Red has 3 mt on a cell in Bolivia. This constitutes one shipment.
Red wants to move it to its cell in Southwest zone.
Red has cells in intervening adjacent zones, so Red has the capability to undertake transportation of the shipment.
In this example, let’s assume Red has only Level 1 for Smuggling Infrastructure.
It will take Red three turns to get the shipment to its cell in Southwest.
Transport Product: Example 2
As in Example 1, Red has one shipment of 3 mt in Bolivia which it wants to move to its cell in Southwest.
Red has the same cells in intervening adjacent zones, so Red has the capability to transport it.
In this example, let’s assume Red has Level 3 for Smuggling Infrastructure.
Level 3 gives Red three units of movement. That is just enough to fully move this shipment to its destination in one turn.
Players should count their units of movement aloud with each step. This helps ensure the movement is being done properly and gives all players a clear understanding of what is happening.
Transport Product: Example 3
As in Examples 1 & 2, Red has one shipment of 3 mt in Bolivia which it wants to move to its cell in Southwest.
In this example, let’s assume Red has Level 5 for Smuggling Infrastructure.
In this case, Red uses 3 units of movement to get its shipment to its cell in Southwest, and there are no other shipments for Red to transport so the remaining 2 units of movement are not used.
- Extra/unused units of movement cannot be saved and do not carry over into subsequent turns.
- Next turn Red will still have 5 units of movement, not 7.
Transport Product: Example 4
Red wants to move:
- 4 mt to one of its cells in North Central
- 3 mt to its other cell in North Central
- 3 mt to its cell in Northeast.
Red has cells in intervening adjacent zones, so Red has the capability to fulfill the delivery.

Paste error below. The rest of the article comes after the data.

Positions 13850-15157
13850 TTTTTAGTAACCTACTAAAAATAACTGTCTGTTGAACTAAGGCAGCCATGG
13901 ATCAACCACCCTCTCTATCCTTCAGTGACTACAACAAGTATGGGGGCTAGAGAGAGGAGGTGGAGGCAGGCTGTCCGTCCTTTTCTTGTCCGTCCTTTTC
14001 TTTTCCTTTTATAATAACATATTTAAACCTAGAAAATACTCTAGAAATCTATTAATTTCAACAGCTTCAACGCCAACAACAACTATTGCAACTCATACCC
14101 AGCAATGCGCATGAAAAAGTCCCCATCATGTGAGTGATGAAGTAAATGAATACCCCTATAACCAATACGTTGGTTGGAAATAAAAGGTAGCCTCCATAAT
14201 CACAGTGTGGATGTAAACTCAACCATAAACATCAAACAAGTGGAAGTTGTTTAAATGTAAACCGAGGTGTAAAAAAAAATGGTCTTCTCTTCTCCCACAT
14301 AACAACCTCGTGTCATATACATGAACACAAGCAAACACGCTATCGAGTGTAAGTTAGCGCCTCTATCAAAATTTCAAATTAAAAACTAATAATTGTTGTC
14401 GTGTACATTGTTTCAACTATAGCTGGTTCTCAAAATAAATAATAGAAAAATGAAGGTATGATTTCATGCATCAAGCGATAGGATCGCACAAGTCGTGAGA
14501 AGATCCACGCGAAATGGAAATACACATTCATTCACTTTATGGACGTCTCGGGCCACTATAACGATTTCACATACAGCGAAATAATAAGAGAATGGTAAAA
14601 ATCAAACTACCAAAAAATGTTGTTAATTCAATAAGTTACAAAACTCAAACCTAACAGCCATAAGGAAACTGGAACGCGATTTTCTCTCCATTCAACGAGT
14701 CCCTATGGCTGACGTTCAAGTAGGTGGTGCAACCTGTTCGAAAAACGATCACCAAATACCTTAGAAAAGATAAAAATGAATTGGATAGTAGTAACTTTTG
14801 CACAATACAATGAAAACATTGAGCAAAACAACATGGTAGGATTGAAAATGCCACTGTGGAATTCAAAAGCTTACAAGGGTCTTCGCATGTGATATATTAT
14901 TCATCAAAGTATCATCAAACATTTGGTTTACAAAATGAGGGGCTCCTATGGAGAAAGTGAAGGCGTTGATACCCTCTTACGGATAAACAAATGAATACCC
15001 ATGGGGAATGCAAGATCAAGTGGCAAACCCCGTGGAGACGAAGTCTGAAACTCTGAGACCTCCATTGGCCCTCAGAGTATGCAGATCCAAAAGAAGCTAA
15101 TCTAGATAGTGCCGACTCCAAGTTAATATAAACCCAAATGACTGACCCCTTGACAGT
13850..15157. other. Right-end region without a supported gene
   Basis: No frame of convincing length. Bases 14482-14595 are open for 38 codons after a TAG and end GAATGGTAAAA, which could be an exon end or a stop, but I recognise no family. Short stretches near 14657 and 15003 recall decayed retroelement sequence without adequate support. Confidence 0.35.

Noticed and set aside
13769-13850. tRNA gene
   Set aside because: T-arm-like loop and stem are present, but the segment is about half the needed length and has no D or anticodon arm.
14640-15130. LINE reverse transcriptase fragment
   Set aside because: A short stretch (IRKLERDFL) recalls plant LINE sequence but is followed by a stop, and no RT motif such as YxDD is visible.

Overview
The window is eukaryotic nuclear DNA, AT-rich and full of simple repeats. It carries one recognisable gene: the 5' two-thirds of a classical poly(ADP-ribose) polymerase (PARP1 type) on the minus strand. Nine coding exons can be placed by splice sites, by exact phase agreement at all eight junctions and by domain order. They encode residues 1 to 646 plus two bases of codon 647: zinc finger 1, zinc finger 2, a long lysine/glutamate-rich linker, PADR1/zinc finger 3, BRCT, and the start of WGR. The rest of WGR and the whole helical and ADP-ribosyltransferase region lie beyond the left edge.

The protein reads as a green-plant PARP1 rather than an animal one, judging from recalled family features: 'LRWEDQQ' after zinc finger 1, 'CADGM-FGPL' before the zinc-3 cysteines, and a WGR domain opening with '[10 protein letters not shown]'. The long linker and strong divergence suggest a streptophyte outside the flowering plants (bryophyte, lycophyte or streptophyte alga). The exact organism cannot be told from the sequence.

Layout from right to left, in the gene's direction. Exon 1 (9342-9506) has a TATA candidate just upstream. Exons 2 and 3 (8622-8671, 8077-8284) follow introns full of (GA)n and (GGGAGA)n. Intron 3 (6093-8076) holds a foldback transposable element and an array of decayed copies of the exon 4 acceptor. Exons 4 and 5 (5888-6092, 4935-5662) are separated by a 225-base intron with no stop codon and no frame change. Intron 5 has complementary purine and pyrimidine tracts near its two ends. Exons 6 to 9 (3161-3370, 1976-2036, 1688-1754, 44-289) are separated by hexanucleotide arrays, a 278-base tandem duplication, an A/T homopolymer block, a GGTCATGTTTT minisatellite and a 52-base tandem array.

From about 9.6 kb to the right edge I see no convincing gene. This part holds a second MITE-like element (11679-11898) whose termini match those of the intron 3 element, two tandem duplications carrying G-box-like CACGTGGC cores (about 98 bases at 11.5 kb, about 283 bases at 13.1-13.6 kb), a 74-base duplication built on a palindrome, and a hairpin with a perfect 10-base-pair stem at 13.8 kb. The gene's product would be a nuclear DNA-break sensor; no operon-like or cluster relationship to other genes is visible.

With Level 11 Smuggling Infrastructure there are a few ways Red can fulfill these deliveries in one turn. Here is Red’s solution to do so with minimal risk:
- Steps 1-4 to move 4 mt from Peru to one of its cells in North Central.
- Steps 5-8 to move 3 mt from Bolivia to the other cell in North Central.
- Steps 9-11 to move 3 mt from Northern Colombia to Northeast.
Transport Product: Example 5
Similar to last example but here Red does not have multiple cells in Southern Gateway and the Caribbean. All three shipments must go through both Southern Gateway and South Central making them more vulnerable to Interdiction Actions.
With Level 12 Smuggling Infrastructure, Red does the following:
- Steps 1-4: gets 4 mt to North Central.
- Steps 5-8: gets 3 mt to other cell in North Central.
- Steps 9-12: gets 3 mt to Northeast.
Transport Product: Example 6
Red has 3 shipments:
- 4 mt on a cell in Peru
- 3 mt on a cell in Bolivia
- 3 mt on a cell in Northern Colombia.
Red wants to move two shipments to North Central and one to Northeast.
In the previous example Red was able to do this because it had a cell in Southern Gateway.
In this example, without a cell in Southern Gateway (and also no cell in the Caribbean), Red’s product is stuck in the Andean coca region.
Red could move its 3 mt from Bolivia up to Western Colombia (or have it join one of the other two shipments), but it can’t presently get further north than that.
To solve the problem, Red will have to deploy a cell in either Southern Gateway, or less optimally in Caribbean, or even Tropical Pacific and Southwest.
Transport Product: Example 7
Red has one shipment of 3 mt in Western Colombia that it wants to move to Southwest zone.
Red has a cell in the Tropical Pacific zone. Since that zone connects to both Western Colombia and to Southwest, Red is able to undertake the delivery.
It will take two units of movement. Red has Level 5 for Smuggling Infrastructure, so that is more than enough.
Notice that Black, Blue, Green, and White cells are occupying all the intersections into or out of Tropical Pacific. It may thus appear that they are blocking access to the zone, however this appearance is illusion; no such blocking can occur.